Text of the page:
There is too much Industry, too much Commerce, at the times when we see these Economic Crises. The Productive Forces exploited by the Capitalist no longer benefit the Capitalist Class. Instead, those forces become too powerful, out of the control of the Capitalist. The Material Conditions of the Bourgeoisie (that is to say, the state of tangible existence of the Capitalist Class, outside of any philosophical of religious analysis) now become too constricting for those Productive Forces. A Crisis in any branch of Industry brings disruption and uncertainty to the whole of Capitalist Class, and thereby to the whole of Modern Industry altogether. The Crisis endangers the existence of Capitalist Property. The wealth created by the Bourgeois Class has outgrown the constraints of the Class itself. The Productive Forces, however, cannot simply be stopped or slowed down, because that would necessitate stopping or slowing production of all commodity producers before it and all consumption – and therefore profit – after. The national economies that depend on the fluid and uninterrupted processes of Production are held in a precarious balance. The Crisis occurs when Production now costs more than the final product can be sold for, and the investment of Capital now creates not a profit but a loss.
How does the Capitalist Class handle these Crises, then, if they cannot simply slow down or stop production for a period? They must remove some of the Productive Force – Workers must be laid off so that Labor does not cost as much and profit is increased. They must destroy some or all of the Commodity, so the supply does not outpace the demand, and profit is increased, wasting all of the Production Value in the Commodity and in all of the Commodities that came before it. They must expand the Market even more in an effort to find new sources of Consumption, and must exploit the current Markets more effectively and thoroughly. In all of these instances, we see nothing more than the reinforcement of the very same practices that caused the Crisis in the first place. Capitalism, which has created this Crisis, is used in vain as a temporary solution to that same Crisis. In reality, this “solution” does nothing more but pave the way for more extensive and destructive Crises, and make it even harder to prevent future Economic Crises. In short, more of the same will only lead to more of the same.
In times of Economic Crises, we see the same cause-and-effect. The Capitalist Class causes a Crisis, and the effects are felt throughout the Working Class. It is true that a single Capitalist, or several Capitalists in the same branch of Industry, may lose their accumulated Wealth, and they may fall from the Bourgeoisie to the Proletariat. But looking at the Bourgeoisie and the Proletariat as a whole – the Capitalist and the Wage-Slave – the effects of an Economic Crisis are handed down to the Working Class in one form or another. Job loss, wage cuts, social benefits removed, and, in more recent times, the new developments of Government Bailouts of the Capitalists of a branch of Industry – in the past few decades, the US saw bailouts of the Automotive Industry, the Banking Industry, the Housing Industry, and the Airline Industry. These bailouts are intended to keep an Industry, and therefore entire portions of the Working Class, afloat. However, though the Capitalists of those particular Industries have been given relief and security in their Material Conditions, the effects of the Crisis still impact the Working Class for years, even decades, afterwards. The biggest lie of the Trickle-Down Economic Theory of Capitalism was that wealth would find its way from the Bourgeoisie to the Proletariat. It isn’t wealth that is passed down, but disaster. As the Capitalist remains affluent, still able to exploit the Labor Force in the meanwhile, the Working Class as a whole becomes more destitute, more impoverished, and more angry, desperate for some relief.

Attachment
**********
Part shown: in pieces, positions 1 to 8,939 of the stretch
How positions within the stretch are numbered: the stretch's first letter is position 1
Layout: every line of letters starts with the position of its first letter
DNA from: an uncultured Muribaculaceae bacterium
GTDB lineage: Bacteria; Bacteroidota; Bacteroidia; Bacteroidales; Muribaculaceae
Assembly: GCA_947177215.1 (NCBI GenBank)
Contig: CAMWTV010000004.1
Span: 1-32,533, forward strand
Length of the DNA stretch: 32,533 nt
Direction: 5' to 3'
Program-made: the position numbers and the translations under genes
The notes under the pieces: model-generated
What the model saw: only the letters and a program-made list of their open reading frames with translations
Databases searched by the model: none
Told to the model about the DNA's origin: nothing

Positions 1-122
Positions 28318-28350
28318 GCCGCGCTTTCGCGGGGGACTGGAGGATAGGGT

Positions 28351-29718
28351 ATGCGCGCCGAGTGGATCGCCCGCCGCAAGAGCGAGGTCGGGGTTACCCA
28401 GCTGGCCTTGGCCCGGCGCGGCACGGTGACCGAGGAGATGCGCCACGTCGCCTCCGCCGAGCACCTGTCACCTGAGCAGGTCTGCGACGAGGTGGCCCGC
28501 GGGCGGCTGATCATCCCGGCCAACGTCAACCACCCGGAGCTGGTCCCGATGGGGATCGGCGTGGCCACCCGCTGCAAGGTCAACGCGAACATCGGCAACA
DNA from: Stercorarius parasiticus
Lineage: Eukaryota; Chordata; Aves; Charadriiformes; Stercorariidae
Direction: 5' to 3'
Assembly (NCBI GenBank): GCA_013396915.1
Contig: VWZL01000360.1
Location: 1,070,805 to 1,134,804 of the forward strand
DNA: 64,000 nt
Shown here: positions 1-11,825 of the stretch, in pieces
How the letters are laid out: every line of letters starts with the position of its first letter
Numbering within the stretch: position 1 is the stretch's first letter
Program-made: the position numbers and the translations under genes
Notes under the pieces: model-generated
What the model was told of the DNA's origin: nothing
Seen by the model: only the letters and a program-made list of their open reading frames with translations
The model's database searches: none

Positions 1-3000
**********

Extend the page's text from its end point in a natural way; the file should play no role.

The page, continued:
In proportion to the development of the Bourgeoisie we see the growth of the Proletariat as a profitable commodity. This is not to say that the Proletariat benefits from such a growth. Rather, it is a growth of a pool of Labor that the Capitalist can selectively draw from, keeping the members of the Working Class in competition with one another. If the Capitalist can pay one Worker less to perform a certain task, they can pay ALL workers less in that capacity. This growth of the Proletariat as a commodity makes the Independence and Freedom of the Working Class, as promised by the Capitalists and their apologists, impossible to attain without becoming a Capitalist themselves. It results in a class of Laborers that are chained to their employment by the Capitalist. The Worker can survive only as long as they can find work, and they can only find work as long as they are able to make their work profitable for the Capitalist. The Individual Worker itself becomes a commodity, and is subject to the volatile fluctuations of the World Market, and bears the brunt of the effects of all catastrophic Economic Crises that the Capitalist Class creates through their need to consume resources and create profit.